My Worldview: It’s What I Make It Mean!
Sometimes a quote comes along and just smacks me upside the head. That happened recently when I read this quote from Richard Rohr, “Most of us do not see things as they are; we see things as we are.”
I think this is profound, because it quickly and simply captures most people’s worldview.
In other words, we really don’t see things as they are, we simply see the world and everything in it as a reflection of ourselves.
Worldview: Lenses of Perception
How we see ourselves, is based on the lenses in which we view the world. These lenses of perception form very early in life. It starts when we are born and continues the rest of our lives. Hopefully, our worldview changes as we move through the various stages of development. For example, our worldview at age two should be dramatically different than our worldview at age fifty-two.
Our lenses get shaped by our gender, race, religion, education, family of origin, and various life experiences.
Which may explain why there is such diversity in what each of us believes to be the truth. We need to understand that our truth isn’t what we see, as much as it is the meaning we apply to that object.
The meaning I apply to a statue is based on my lenses and how I want to see it and what I want to make it mean. Expecting others to believe exactly what I believe or apply the exact same meaning to that statue is simply absurd!
The problem is when we fail to realize our that views don’t make us right, nor do they make everyone else wrong. It simply makes us different!
The Problem That Divides
We face all kinds of problems and opposition when we refuse to understand anyone else’s perspective.
When we fail to accept the reality that someone else has different lenses, we are simply being arrogant, close-minded and legal-istically blind.
The paradox here is that we are saying respect me and listen to my worldview, but I refuse to listen to your worldview or give you the same level of respect I am demanding of you! At that point we have an integrity issue.
Why? Because who we are being when we demand others hear us, is not who we are being when we need to shut up and listen to others.
This is no different than being the out-of-control, drunk person at happy hour on Friday night, and then posing as the good little Christian in the church pew on Sunday.
Are we so blind and so self-centered that we must exclude, condemn, and label others the enemy if someone doesn’t see the world our way?
We have become a nation of individuals divided within ourselves and each other.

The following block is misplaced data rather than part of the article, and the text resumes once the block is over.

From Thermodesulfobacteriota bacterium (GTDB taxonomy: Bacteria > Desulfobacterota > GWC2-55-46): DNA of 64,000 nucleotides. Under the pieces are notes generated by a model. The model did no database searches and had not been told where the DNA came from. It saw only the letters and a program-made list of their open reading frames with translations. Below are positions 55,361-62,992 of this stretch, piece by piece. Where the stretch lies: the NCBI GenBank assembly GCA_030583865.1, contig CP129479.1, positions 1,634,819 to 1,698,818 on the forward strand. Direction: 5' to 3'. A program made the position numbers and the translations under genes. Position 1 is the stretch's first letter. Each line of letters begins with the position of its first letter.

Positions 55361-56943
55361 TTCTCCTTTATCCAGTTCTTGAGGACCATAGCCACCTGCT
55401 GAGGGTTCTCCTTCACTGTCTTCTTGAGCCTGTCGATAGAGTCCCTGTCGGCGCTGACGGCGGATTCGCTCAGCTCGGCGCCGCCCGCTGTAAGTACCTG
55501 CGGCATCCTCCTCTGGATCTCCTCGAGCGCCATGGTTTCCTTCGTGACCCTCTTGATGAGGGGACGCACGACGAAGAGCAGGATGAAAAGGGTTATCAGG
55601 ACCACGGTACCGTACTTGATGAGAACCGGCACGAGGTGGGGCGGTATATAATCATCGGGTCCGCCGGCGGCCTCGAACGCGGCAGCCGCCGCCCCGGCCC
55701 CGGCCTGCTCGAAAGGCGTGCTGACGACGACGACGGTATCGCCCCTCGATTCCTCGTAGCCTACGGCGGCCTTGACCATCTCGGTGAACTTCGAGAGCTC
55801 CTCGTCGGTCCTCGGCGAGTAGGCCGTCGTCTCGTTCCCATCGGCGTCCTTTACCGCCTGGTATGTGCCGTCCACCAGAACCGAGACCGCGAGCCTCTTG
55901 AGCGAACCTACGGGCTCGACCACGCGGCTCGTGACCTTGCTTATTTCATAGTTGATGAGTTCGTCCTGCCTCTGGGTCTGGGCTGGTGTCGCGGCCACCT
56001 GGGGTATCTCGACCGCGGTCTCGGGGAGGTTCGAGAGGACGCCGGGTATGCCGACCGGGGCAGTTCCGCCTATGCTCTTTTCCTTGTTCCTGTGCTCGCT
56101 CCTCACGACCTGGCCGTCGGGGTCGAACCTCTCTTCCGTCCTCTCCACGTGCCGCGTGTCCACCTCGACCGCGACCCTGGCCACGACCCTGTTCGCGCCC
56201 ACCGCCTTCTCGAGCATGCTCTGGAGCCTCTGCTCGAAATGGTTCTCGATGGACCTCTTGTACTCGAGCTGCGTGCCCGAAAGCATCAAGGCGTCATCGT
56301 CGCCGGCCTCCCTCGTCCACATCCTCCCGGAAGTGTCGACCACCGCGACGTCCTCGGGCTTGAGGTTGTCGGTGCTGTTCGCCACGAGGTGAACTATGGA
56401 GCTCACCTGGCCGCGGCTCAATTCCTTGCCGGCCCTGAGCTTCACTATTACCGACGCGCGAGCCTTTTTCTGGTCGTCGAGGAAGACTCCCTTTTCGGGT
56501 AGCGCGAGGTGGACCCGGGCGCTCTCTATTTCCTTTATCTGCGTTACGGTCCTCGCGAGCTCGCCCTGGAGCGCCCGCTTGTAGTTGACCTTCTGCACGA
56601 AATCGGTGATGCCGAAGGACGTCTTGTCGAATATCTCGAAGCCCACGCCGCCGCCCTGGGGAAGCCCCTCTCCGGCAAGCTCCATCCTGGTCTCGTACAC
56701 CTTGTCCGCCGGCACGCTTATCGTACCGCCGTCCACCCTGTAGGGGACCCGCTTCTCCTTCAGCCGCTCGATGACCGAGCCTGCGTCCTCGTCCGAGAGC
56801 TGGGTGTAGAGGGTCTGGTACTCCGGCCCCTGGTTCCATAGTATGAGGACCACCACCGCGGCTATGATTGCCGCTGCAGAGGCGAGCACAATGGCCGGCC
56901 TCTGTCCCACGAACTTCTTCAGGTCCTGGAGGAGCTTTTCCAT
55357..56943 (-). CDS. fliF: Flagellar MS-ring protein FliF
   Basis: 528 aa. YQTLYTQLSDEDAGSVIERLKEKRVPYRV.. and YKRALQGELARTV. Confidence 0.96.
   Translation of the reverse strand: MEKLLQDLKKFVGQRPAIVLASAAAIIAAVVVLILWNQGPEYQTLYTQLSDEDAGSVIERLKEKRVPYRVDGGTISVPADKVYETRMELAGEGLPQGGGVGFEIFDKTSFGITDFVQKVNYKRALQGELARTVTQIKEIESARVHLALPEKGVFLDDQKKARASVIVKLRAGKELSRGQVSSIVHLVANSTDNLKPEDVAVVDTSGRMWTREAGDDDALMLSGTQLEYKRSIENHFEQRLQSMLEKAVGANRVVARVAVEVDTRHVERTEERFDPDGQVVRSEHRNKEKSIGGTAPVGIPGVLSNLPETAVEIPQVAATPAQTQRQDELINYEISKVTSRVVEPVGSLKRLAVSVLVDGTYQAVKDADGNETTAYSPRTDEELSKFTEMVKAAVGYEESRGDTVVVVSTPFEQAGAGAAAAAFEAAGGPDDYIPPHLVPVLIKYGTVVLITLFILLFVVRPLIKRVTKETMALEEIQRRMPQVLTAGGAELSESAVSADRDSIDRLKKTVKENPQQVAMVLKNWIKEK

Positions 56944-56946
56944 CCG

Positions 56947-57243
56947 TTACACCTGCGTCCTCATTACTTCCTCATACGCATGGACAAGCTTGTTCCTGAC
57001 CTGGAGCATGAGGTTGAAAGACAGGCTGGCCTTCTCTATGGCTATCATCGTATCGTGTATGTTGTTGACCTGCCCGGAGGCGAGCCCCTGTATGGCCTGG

Maybe it is time to heal?
It’s Our Problem
We cannot expect the leaders in Washington, the media, the church, or any other institution to fix OUR issue. That is analogous to asking a newborn baby to feed, clothe, and provide for themselves. They’re simply incapable.
Besides, it’s not their problem, IT IS OURS! We must fix it if we are ever going to stop this insanity.
It begins when we examine our lenses and how we choose to see the world, our worldview. It begins when we start seeing the world as it is, instead of a self-centered reflection of ourselves through our misshaped or unclear lenses.
3 Ideas to Heal the Divisions
Below is a list of 3 actions you can take to start reshaping your lenses of perception and begin the healing process within yourself and others:
- Stop Watching the News. It doesn’t matter if you watch CNN or Fox News, just stop watching for 30 days. By watching your news channel, you are simply confirming and justifying what you already believe. That will not facilitate change or the opening to others’ views. The content and the ads are geared to a specific audience who must hold the same worldview, otherwise no one watches. If this is impossible to do, maybe you could just own the truth that you want to watch news that aligns with how you want to see the world!
- Stop Defending Yourself – We can all fall into the trap where we feel we must defend our beliefs. It is exactly that…a trap! This mindset does not promote growth, self-development or put forward solutions. It simply promotes divisiveness. Besides, if you are constantly defending your beliefs, who are you really trying to convince? Yourself or the other person? Is it possible that your need to prove to others that you’re right, is really about you? If you were genuinely confident in yourself and what you believed, you would have no need to convince anybody of anything!
- Seek First to Understand Others – What if, instead of trying to prove that your beliefs and your worldview is the right one, you first sought to understand why someone believes what they believe? What if, instead of seeking to be understood, you first sought to understand the other person and their worldview? This requires a wise, mature, secure, and confidant person. Which is exactly what you’re trying to prove to others when your bashing your perceived enemy to prove your right. Obviously that isn’t working!
In the end, you can create your worldview to be anything you want it to be.
The way I see it, you have two choices: A.) You can create a worldview that divides and stays focused on the problem. B.) You can create a worldview that is inclusive and focuses on finding solutions.
We will never find solutions to these complex issues by being divided. It will only happen if all we are willing to open ourselves up to the possibility that we are all a little blind and our lenses are all a little bit smudged!
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